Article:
ICU Management & Practice, Volume 19 - Issue 1, 2019

Extravascular lung water as a target for intensive care

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The paper highlights the present clinical rationale for extravascular lung water measurement as a key to personalisation of haemodynamic therapy.

 

Introduction

 

Extravascular lung water (EVLW) remains a useful guide for monitoring pulmonary oedema (PO) and vascular permeability in sepsis, acute respiratory distress syndrome (ARDS), and heart failure (Jozwiak et al. 2015; Michard 2018). Increased EVLW is associated with a high mortality and corresponds to the severity of ARDS (Sakka et al. 2002; Jozwiak et al. 2013). In addition, EVLW has a prognostic potential in shock, cardiothoracic surgery, multiple trauma, neurocritical care, and other conditions (Jozwiak et al. 2015; Tagami et al. 2018; Brown et al. 2009).

 

Despite a number of limitations, EVLW measured with transpulmonary thermodilution (TPTD) has documented high correlation with postmortem gravimetry and other methods in both experimental and clinical settings (Michard 2018; Tagami et al. 2010; Sakka et al. 2000; Kuzkov et al. 2007; Kirov et al. 2004). Therefore, in the twenty-first century, TPTD is still referred to as a “clinical gold standard” and a reference technique for EVLW measurement despite strong competition from non-invasive methods, including lung ultrasound, bioimpedance tomography and computed tomography (Michard 2018; Anile et al. 2017; Patroniti et al. 2005).

 

Importantly, EVLW can serve as a guide for personalisation of haemodynamic management. Thus, critical illness resulting in shock and tissue hypoperfusion refractory to fluid resuscitation can be considered as a target for monitoring of EVLW in combination with oxygen transport and metabolic parameters (Jozwiak et al. 2015; Monnet et al. 2018). Moreover, when integrated with treatment protocols, EVLW has a potential to improve clinical outcome (Monnet et al. 2018; Mitchell et al. 1992).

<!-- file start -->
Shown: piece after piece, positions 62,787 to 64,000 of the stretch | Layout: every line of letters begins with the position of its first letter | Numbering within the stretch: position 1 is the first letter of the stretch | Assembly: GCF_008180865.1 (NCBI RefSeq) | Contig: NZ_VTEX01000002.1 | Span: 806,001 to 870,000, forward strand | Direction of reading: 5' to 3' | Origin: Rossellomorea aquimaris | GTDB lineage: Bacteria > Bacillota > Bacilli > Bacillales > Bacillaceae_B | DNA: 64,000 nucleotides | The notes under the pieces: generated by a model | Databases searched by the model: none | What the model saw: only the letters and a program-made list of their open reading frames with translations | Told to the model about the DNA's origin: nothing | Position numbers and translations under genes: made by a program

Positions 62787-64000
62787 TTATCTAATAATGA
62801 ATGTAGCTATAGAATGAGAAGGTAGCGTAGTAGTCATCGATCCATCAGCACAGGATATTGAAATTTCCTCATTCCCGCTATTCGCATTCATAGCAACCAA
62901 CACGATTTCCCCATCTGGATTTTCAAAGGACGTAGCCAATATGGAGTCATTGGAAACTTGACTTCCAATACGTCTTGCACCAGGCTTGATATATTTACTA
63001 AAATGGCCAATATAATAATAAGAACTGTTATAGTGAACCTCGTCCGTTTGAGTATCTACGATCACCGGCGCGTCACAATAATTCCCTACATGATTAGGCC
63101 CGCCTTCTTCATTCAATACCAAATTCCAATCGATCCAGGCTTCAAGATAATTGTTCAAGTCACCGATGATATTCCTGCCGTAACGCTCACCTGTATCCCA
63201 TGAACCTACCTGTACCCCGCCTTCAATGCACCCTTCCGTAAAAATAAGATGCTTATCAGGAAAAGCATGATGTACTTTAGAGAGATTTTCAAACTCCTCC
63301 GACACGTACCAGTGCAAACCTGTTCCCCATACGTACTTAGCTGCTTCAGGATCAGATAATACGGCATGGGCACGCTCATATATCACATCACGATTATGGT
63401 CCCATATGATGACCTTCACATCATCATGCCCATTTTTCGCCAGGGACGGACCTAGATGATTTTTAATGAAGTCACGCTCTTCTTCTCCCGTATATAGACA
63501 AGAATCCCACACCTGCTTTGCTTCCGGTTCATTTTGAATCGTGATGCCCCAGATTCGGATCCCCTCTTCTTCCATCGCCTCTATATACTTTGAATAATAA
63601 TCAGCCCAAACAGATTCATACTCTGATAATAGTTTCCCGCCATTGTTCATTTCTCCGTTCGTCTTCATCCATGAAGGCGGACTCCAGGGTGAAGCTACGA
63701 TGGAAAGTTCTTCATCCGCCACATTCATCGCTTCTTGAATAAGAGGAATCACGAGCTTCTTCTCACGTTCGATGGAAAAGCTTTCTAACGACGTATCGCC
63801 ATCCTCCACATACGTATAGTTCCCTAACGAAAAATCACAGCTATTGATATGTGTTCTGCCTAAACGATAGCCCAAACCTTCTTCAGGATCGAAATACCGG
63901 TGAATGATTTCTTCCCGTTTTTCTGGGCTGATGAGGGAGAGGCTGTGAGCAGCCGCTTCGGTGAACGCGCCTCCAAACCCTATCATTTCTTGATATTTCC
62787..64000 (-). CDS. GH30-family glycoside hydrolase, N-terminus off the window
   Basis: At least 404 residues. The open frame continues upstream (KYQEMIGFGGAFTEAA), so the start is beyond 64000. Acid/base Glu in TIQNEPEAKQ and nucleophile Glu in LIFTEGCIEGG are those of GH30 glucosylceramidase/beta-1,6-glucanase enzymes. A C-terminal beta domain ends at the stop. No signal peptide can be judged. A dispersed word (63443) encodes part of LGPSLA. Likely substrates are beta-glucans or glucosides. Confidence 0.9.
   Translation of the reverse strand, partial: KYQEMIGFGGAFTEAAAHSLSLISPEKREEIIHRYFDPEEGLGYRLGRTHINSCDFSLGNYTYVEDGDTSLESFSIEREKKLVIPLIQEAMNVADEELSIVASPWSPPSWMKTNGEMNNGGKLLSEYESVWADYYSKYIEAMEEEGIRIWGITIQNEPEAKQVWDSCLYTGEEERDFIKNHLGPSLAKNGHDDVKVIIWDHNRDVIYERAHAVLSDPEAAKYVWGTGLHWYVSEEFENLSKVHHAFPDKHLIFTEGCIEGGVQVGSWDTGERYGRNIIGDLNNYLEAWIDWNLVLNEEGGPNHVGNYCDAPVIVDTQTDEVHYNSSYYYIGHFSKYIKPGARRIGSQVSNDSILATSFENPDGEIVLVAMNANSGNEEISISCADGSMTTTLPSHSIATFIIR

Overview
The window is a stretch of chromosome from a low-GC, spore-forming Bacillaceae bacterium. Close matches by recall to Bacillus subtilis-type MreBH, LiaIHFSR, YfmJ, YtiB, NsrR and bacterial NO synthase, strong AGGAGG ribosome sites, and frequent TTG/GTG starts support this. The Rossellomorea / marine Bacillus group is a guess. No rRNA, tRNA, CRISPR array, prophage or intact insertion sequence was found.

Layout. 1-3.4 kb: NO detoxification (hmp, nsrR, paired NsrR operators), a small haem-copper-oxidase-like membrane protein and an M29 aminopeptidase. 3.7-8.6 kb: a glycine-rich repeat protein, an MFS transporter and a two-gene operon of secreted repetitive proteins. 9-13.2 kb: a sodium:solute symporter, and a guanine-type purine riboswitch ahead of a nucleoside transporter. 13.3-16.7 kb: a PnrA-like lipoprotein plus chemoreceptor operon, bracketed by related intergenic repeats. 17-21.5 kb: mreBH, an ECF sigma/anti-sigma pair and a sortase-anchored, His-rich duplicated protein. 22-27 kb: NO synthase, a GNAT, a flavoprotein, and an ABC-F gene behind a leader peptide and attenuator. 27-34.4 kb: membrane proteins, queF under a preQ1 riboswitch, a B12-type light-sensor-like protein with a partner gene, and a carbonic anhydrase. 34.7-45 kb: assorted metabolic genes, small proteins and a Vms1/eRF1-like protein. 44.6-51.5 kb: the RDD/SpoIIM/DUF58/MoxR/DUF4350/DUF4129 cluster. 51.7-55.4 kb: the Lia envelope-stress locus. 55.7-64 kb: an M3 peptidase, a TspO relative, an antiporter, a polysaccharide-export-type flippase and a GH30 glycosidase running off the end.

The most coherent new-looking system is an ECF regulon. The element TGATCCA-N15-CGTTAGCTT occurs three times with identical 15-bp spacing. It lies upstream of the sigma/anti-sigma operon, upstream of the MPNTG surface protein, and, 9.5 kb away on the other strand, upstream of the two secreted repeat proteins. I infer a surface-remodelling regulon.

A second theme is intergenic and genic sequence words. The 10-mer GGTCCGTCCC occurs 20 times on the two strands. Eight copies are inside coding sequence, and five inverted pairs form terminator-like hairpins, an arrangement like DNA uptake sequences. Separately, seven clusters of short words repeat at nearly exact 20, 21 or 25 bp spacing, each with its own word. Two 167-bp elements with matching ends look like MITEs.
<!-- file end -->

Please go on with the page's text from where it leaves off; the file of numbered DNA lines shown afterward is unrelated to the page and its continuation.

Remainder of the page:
Transpulmonary thermodilution for quantification of EVLW

 

Methodologically, TPTD calculates cardiac output (CO) according to the Stewart–Hamilton principle, based on the analysis of thermodilution curve (Figure 1), by applying a thermal (cold saline) indicator. Primarily the TPTD monitor calculates intrathoracic thermal volume and pulmonary thermal volume by multiplying CO with the mean transit time and the down-slope time of the curve, respectively. Pulmonary thermal volume consists of pulmonary blood volume (PBV) and EVLW, representing the largest mixing volume for the indicator. The difference between intrathoracic and pulmonary thermal volumes is global end-diastolic volume (GEDV) (Sakka et al. 2000; Boussat et al. 2002). Thus, the combination of CO, EVLW, and GEDV can be a useful tool for clinical assessment of the volumetric status of the patient, especially in shock and ARDS. In addition, TPTD parameters can be used to calculate pulmonary vascular permeability index (PVPI = EVLW/PBV), in order to differentiate cardiogenic and non-cardiogenic types of PO (Jozwiak et al. 2015; Boussat et al. 2002; Kuzkov et al. 2006). The technique is suitable for application at the bedside and integrates pulse contour analysis for continuous CO monitoring and assessment of fluid responsiveness.